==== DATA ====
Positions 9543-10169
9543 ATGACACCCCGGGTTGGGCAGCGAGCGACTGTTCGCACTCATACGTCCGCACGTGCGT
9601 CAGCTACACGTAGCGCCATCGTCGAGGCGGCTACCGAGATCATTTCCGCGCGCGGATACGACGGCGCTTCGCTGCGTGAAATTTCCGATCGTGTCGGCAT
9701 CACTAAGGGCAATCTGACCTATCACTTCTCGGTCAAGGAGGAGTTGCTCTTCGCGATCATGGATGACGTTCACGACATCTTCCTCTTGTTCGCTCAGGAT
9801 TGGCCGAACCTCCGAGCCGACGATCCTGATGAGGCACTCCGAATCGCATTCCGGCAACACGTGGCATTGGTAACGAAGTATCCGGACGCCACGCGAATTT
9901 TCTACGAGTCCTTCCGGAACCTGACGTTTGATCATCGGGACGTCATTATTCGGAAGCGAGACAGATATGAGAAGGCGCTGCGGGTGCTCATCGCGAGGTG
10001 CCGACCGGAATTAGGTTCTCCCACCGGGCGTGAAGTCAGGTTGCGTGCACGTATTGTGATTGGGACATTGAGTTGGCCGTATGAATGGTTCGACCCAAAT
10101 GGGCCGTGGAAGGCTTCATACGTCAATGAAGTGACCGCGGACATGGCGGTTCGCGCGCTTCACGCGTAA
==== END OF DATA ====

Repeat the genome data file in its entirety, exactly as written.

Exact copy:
Positions 9543-10169
9543 ATGACACCCCGGGTTGGGCAGCGAGCGACTGTTCGCACTCATACGTCCGCACGTGCGT
9601 CAGCTACACGTAGCGCCATCGTCGAGGCGGCTACCGAGATCATTTCCGCGCGCGGATACGACGGCGCTTCGCTGCGTGAAATTTCCGATCGTGTCGGCAT
9701 CACTAAGGGCAATCTGACCTATCACTTCTCGGTCAAGGAGGAGTTGCTCTTCGCGATCATGGATGACGTTCACGACATCTTCCTCTTGTTCGCTCAGGAT
9801 TGGCCGAACCTCCGAGCCGACGATCCTGATGAGGCACTCCGAATCGCATTCCGGCAACACGTGGCATTGGTAACGAAGTATCCGGACGCCACGCGAATTT
9901 TCTACGAGTCCTTCCGGAACCTGACGTTTGATCATCGGGACGTCATTATTCGGAAGCGAGACAGATATGAGAAGGCGCTGCGGGTGCTCATCGCGAGGTG
10001 CCGACCGGAATTAGGTTCTCCCACCGGGCGTGAAGTCAGGTTGCGTGCACGTATTGTGATTGGGACATTGAGTTGGCCGTATGAATGGTTCGACCCAAAT
10101 GGGCCGTGGAAGGCTTCATACGTCAATGAAGTGACCGCGGACATGGCGGTTCGCGCGCTTCACGCGTAA